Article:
It has been known that females with Turner syndrome (TS) have an increased prevalence of autoantibodies and are at increased risk of developing autoimmune diseases. Immunological disturbances have been described in TS: a slight decrease in immunoglobulin serum levels and in circulating T and B cells percentages. This data is not entirely in concordance with some more recent studies. The effects of the immune derangement, found only by some studies, may account for the association of TS with autoimmune disease. In TS there is an increased risk of celiac disease (CD), though the risk is considerably smaller than that for thyroiditis. Some multicenter studies have been performed (Sweden, Canada, Poland, Italy and Germany) and the reported prevalence of CD is 4.2-6.4 % in TS versus 0.35-0.5 % in GP. Apparently the risk is very low before school age. TS subjects with CD do not show particular dysmorphic signs. Only half of the CD subjects had a typical clinical picture and this finding speaks in favour of screening rather than just investigate TS patients with symptoms. In 44% of patients with CD and TS various autoimmune disorders were found vs the 4.5%-14% of CD subjects of the GP. In the subjects whose CD diagnosis was made before 15 years of age the autoimmune pathologies were found in 32% and in 55% in the subjects diagnosed afterward. Conclusions - As a high risk population TS girls and women should be screened for CD - if positive have diagnosis confirmed - according to NASPGHAN guidelines, which represent the most uptodate guidelines. Measurement of tissue transglutaminase IgA antibodies should begin at age 6 and repeated every 2-5 years. In TS subjects, positive to antibody determination, intestinal endoscopic biopsy was recommended, because in a third of CD subjects vascular alterations in the intestinal mucosa were detected. The screening for CD could be proposed as soon as possible after the diagnosis of TS. CD screening should be performed before the beginning of GH-therapy: to avoid a bad response to treatment, to improve growth and optimize bone mineral density.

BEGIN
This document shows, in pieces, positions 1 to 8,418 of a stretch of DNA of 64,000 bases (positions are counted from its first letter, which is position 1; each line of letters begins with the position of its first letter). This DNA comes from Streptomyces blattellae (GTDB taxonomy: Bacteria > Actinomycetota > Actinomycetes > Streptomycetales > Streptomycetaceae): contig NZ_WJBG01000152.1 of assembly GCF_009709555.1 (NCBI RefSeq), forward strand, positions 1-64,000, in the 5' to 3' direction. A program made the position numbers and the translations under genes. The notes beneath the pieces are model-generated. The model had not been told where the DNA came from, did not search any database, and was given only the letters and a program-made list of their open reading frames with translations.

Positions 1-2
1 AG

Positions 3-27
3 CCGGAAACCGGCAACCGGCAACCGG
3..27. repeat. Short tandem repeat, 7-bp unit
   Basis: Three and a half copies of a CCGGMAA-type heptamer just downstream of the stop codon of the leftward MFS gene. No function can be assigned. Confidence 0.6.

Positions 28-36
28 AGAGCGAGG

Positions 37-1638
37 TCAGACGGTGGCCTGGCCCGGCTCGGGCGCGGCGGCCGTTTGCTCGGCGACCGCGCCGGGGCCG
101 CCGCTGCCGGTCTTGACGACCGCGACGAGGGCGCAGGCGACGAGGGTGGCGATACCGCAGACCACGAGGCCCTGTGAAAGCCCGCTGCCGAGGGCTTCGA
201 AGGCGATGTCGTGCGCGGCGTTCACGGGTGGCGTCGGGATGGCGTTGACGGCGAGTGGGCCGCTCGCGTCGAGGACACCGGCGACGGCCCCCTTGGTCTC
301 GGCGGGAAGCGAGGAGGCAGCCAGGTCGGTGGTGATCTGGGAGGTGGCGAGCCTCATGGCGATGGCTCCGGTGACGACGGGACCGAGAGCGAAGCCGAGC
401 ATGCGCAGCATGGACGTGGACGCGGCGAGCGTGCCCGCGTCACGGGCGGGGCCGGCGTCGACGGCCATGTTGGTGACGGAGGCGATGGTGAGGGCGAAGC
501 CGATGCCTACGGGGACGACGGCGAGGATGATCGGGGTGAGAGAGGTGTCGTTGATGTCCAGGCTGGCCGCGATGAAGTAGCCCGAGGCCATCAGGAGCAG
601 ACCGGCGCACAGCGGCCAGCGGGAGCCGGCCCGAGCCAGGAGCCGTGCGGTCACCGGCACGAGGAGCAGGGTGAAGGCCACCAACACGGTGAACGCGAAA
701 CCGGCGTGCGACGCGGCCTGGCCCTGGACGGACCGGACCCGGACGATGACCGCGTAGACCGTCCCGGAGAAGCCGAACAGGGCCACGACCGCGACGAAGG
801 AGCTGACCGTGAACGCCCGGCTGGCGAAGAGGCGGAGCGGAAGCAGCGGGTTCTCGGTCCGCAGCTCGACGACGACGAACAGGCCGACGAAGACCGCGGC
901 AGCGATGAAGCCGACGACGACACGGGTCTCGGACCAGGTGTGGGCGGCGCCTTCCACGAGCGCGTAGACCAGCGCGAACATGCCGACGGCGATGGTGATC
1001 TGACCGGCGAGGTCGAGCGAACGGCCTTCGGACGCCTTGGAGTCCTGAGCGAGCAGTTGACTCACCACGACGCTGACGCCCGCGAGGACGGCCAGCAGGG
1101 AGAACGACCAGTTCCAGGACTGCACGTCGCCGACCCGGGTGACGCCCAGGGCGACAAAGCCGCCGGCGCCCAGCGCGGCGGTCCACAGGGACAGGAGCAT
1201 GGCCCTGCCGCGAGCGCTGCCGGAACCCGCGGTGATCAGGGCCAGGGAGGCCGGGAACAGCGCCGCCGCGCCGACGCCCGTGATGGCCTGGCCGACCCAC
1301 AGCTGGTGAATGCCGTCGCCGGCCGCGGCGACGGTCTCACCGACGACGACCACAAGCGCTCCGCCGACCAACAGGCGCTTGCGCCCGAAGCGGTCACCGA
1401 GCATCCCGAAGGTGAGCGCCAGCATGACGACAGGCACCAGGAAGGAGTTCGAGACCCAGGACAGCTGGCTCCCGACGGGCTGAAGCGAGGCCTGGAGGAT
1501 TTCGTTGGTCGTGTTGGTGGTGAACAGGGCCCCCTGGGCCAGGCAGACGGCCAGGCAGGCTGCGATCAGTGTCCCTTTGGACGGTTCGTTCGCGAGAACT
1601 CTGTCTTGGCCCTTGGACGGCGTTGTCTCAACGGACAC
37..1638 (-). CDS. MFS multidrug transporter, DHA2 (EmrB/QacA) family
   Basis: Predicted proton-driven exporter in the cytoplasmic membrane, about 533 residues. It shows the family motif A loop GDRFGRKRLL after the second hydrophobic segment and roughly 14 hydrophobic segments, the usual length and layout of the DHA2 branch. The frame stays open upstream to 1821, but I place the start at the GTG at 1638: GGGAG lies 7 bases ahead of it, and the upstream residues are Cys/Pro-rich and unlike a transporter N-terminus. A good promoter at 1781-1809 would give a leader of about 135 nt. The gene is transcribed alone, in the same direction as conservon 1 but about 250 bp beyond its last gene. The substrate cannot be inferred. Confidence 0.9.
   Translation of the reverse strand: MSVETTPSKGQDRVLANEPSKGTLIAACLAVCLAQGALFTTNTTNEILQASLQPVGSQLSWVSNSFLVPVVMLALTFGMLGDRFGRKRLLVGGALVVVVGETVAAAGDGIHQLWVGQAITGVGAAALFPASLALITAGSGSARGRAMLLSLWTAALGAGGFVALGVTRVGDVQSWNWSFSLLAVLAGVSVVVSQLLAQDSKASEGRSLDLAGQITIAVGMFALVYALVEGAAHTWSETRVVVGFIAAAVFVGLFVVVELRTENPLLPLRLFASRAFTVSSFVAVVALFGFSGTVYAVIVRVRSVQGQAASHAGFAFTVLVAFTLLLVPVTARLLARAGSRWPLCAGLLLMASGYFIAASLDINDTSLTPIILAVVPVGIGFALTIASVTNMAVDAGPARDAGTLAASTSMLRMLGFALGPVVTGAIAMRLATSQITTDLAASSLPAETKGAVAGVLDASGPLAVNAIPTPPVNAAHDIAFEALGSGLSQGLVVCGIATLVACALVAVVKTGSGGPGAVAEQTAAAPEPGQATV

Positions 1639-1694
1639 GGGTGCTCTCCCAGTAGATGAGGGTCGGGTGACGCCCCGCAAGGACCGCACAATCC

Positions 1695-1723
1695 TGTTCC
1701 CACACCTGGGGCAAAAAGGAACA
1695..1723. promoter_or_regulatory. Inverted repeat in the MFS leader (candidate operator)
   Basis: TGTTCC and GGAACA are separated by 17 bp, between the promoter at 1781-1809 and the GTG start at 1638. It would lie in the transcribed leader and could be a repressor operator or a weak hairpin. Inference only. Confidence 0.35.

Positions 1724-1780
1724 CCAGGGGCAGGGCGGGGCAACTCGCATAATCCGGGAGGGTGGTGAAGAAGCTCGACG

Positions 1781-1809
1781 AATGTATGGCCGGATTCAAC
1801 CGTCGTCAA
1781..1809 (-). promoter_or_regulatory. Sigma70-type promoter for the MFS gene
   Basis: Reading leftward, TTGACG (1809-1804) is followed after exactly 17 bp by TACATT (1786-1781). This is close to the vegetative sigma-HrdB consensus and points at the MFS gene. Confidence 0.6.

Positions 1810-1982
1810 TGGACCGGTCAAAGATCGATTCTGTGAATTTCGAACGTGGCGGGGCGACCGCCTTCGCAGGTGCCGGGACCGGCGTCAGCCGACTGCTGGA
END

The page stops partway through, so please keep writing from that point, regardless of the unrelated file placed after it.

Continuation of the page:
AUTOIMMUNE DISEASE IN TURNER SYNDROME.

MAZZANTI, LAURA;
2006

Abstract

It has been known that females with Turner syndrome (TS) have an increased prevalence of autoantibodies and are at increased risk of developing autoimmune diseases. Immunological disturbances have been described in TS: a slight decrease in immunoglobulin serum levels and in circulating T and B cells percentages. This data is not entirely in concordance with some more recent studies. The effects of the immune derangement, found only by some studies, may account for the association of TS with autoimmune disease. In TS there is an increased risk of celiac disease (CD), though the risk is considerably smaller than that for thyroiditis. Some multicenter studies have been performed (Sweden, Canada, Poland, Italy and Germany) and the reported prevalence of CD is 4.2-6.4 % in TS versus 0.35-0.5 % in GP. Apparently the risk is very low before school age. TS subjects with CD do not show particular dysmorphic signs. Only half of the CD subjects had a typical clinical picture and this finding speaks in favour of screening rather than just investigate TS patients with symptoms. In 44% of patients with CD and TS various autoimmune disorders were found vs the 4.5%-14% of CD subjects of the GP. In the subjects whose CD diagnosis was made before 15 years of age the autoimmune pathologies were found in 32% and in 55% in the subjects diagnosed afterward. Conclusions - As a high risk population TS girls and women should be screened for CD - if positive have diagnosis confirmed - according to NASPGHAN guidelines, which represent the most uptodate guidelines. Measurement of tissue transglutaminase IgA antibodies should begin at age 6 and repeated every 2-5 years. In TS subjects, positive to antibody determination, intestinal endoscopic biopsy was recommended, because in a third of CD subjects vascular alterations in the intestinal mucosa were detected. The screening for CD could be proposed as soon as possible after the diagnosis of TS. CD screening should be performed before the beginning of GH-therapy: to avoid a bad response to treatment, to improve growth and optimize bone mineral density.
Wellness for girls and women with Turner Syndrome
42
48
Mazzanti L.; Naeraa R.W.
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Utilizza questo identificativo per citare o creare un link a questo documento: https://hdl.handle.net/11585/124778
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